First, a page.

Will COVID-19 ultimately just become a seasonal nuisance? Scientists model possible futures of COVID-19 – ScienceDaily
Over the next decade, the novel coronavirus responsible for COVID-19 could become little more than a nuisance, causing only cold coughs and sniffles. This possible future is predicted by mathematical models that incorporate lessons learned from the current pandemic about how our bodies’ immunity changes over time. Scientists at the University of Utah conducted the research, now published in the journal Viruses.
“This shows a possible future that has yet to be fully addressed,” says Fred Adler, PhD, professor of mathematics and biological sciences at U. . “
The results suggest that changes in the disease could be brought about by adaptations in our immune response rather than changes in the virus itself. Adler was the lead author of the publication with Alexander Beams, lead author and graduate student in the Department of Mathematics and Division of Epidemiology at the University of Utah Health, and undergraduate co-author Rebecca Bateman.
Although SARS-CoV-2 (the sometimes fatal coronavirus that causes COVID-19) is the most well-known member of this virus family, other seasonal coronaviruses circulate in the human population – and they are much more benign. There is some evidence to indicate that one of these cold-causing relatives may have already been severe, giving rise to the “Russian Flu” pandemic at the end of the 19th century. The parallels have led scientists at the U of U to wonder if the severity of SARS-CoV-2 might similarly decrease over time.
To test the idea, they built mathematical models incorporating evidence on the body’s immune response to SARS-CoV-2 based on the following data from the current pandemic.
- There is likely a dose response between exposure to the virus and the severity of the disease.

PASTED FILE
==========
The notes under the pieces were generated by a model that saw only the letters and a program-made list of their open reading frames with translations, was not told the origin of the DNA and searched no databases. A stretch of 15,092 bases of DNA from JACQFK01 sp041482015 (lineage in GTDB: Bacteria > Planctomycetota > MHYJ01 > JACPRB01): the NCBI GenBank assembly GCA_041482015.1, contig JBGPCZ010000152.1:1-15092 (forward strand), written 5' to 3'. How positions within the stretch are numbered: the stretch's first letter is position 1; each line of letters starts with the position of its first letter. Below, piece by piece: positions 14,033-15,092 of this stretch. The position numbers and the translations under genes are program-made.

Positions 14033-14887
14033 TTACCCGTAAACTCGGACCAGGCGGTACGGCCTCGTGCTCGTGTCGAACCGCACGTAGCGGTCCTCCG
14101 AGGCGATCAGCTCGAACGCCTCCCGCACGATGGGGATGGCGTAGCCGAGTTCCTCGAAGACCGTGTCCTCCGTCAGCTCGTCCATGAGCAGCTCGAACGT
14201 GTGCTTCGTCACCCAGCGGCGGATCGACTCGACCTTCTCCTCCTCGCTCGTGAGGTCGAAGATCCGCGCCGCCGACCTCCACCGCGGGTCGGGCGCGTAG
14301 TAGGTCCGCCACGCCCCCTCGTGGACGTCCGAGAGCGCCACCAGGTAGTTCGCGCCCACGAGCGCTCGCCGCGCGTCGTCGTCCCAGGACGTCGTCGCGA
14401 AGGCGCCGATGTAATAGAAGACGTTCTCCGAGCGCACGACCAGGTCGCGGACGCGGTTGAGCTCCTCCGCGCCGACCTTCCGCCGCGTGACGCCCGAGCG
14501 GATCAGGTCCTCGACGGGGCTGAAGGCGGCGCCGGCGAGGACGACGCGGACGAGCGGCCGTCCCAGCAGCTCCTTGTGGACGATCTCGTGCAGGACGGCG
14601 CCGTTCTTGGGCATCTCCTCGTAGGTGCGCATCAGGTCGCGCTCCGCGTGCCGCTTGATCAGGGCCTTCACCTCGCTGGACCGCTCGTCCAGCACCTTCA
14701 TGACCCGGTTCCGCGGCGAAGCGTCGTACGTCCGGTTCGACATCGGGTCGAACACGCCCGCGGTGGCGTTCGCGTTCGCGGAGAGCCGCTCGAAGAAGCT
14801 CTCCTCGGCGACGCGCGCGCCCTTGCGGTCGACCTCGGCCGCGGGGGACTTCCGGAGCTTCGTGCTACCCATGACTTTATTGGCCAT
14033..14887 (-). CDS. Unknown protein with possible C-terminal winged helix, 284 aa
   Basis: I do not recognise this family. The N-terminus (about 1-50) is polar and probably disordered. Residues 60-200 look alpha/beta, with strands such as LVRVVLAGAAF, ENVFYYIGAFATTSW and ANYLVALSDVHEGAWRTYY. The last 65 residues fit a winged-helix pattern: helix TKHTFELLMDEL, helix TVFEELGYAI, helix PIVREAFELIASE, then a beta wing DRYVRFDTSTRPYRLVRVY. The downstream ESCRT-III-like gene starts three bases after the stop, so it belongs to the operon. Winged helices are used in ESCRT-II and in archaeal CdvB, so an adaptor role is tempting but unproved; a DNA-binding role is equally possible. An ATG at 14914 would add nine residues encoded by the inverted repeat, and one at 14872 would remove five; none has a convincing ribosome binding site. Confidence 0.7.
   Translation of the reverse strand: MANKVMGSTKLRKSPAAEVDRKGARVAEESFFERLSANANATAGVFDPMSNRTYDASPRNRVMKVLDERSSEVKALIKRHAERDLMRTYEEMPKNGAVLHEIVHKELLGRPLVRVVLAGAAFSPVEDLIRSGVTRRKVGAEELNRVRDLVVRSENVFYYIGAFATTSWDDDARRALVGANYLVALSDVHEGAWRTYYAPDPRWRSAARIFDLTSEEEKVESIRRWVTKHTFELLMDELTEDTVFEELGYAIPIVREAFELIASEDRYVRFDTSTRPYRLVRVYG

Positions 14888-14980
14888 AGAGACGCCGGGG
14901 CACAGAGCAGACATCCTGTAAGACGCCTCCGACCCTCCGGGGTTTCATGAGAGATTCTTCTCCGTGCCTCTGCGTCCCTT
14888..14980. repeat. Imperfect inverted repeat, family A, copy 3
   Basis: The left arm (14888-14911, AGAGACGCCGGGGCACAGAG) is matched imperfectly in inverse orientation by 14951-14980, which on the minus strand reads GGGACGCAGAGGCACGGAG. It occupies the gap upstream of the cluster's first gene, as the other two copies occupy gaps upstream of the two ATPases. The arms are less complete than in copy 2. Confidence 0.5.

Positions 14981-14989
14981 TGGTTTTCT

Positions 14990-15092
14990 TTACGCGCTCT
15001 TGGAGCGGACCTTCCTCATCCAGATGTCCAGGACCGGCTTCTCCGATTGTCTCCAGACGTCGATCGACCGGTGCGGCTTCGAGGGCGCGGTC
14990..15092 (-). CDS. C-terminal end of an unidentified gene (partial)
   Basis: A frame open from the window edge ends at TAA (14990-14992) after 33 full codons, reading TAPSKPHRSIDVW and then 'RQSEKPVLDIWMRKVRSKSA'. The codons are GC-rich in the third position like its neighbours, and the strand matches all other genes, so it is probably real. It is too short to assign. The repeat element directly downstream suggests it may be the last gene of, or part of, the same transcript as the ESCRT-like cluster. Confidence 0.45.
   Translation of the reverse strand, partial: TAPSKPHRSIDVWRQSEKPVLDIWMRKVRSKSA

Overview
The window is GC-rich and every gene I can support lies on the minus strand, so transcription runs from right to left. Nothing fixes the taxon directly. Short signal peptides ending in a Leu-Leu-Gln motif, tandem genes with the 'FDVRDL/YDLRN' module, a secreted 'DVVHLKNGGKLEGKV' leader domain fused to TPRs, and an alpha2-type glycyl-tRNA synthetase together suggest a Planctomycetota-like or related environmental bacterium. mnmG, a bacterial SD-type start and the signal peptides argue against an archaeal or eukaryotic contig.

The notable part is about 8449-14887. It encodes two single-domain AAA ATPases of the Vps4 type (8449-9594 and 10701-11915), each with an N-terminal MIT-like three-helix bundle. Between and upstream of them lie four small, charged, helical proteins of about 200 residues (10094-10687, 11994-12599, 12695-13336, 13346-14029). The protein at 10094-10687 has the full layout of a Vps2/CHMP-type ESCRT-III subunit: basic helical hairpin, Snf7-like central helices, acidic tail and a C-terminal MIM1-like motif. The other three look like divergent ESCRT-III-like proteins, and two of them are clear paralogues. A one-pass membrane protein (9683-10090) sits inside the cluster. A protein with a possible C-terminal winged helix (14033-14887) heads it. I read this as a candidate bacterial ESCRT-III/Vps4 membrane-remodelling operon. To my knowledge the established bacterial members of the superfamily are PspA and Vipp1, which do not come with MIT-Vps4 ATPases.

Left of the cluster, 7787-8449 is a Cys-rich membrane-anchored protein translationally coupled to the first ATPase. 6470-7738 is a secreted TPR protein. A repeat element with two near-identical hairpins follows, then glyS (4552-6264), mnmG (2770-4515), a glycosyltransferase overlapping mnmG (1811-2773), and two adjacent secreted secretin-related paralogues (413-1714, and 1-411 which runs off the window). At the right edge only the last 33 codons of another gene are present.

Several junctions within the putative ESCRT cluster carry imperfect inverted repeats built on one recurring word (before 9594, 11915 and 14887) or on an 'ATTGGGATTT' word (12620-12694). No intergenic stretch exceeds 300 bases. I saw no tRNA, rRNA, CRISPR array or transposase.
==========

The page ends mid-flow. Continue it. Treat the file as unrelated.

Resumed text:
- A person exposed to a small dose of the virus will be more likely to contract a mild case of COVID-19 and shed small amounts of the virus.
- In contrast, adults exposed to a high dose of the virus are more likely to have serious illness and to spread more of the virus.
- Masking and social distancing decrease the viral dose.
- Children are unlikely to develop serious illness.
- Adults who have had COVID-19 or who have been vaccinated are protected against serious illness.
Running multiple versions of these scenarios has shown that the three mechanisms combined create a situation in which an increasing proportion of the population will become predisposed to long-term mild illness. Scientists felt the transformation was significant enough to require a new term. In this scenario, SARS-CoV-2 would become “Just Another Seasonal Coronavirus” or JASC for short.
“When the pandemic started, no one had seen the virus before,” says Adler. “Our immune system was not prepared.” Models show that as more adults become partially immune, whether through previous infection or vaccination, severe infections will practically disappear over the next decade. Ultimately, the only people who will be exposed to the virus for the first time will be children – and they are naturally less prone to serious illnesses.
“The new approach here is to recognize the competition that exists between mild and severe COVID-19 infections and ask which type persists in the long term,” Beams says. “We have shown that mild infections will win, as long as they train our immune systems to fight off severe infections.”
The models do not take into account all potential influences on the disease trajectory. For example, if new virus variants overcome partial immunity, COVID-19 could take a turn for the worse. In addition, the forecast is based on the key assumptions of the successful model.
“Our next step is to compare our model predictions with the most recent disease data to assess the direction in which the pandemic is moving as it occurs,” says Adler. “Do things seem to be going in the wrong direction or in the right direction? Is the proportion of mild cases increasing? Knowing that this could affect the decisions we make as a society.”
The research, published under the title “Will SARS-CoV-2 Become Just Another Seasonal Coronavirus?” Was supported by COVID MIND 2020 and the University of Utah.
Source of the story:
Material provided by Utah University of Health. Note: Content can be changed for style and length.